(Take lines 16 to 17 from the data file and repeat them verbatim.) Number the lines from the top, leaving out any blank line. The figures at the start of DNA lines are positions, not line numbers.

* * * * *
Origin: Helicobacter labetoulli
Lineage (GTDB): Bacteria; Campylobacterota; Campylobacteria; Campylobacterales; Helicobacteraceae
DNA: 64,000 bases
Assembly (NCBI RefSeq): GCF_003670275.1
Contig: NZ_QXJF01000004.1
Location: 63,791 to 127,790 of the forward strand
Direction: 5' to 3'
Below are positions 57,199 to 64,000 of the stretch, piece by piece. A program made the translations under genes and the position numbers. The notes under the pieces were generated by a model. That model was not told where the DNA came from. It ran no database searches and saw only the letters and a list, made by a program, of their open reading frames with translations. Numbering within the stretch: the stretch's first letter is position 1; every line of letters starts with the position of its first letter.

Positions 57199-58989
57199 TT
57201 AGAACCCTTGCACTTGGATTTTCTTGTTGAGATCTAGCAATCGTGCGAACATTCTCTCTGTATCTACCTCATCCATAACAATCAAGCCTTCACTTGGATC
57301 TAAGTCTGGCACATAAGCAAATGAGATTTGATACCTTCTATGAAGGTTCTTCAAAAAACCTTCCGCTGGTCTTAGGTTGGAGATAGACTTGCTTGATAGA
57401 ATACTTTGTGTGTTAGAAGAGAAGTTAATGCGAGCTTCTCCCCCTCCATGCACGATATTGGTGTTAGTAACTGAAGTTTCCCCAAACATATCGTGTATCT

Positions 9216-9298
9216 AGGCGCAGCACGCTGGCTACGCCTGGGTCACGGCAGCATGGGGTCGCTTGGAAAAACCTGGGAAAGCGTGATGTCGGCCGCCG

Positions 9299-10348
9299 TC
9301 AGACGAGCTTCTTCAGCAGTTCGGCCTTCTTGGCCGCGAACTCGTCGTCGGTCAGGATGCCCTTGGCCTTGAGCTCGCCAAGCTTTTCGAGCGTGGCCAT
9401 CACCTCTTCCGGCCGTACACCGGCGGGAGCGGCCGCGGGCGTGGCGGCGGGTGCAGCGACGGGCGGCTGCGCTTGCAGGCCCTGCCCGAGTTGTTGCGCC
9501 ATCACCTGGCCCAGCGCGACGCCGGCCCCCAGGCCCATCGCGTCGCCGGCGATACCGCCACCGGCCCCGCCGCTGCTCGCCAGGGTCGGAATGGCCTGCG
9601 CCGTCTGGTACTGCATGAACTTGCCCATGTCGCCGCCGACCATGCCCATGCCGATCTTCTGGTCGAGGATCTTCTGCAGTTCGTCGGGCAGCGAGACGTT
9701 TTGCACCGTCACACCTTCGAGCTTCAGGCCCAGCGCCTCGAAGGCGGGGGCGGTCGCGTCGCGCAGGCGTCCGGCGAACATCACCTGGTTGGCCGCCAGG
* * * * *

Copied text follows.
Positions 9299-10348
9299 TC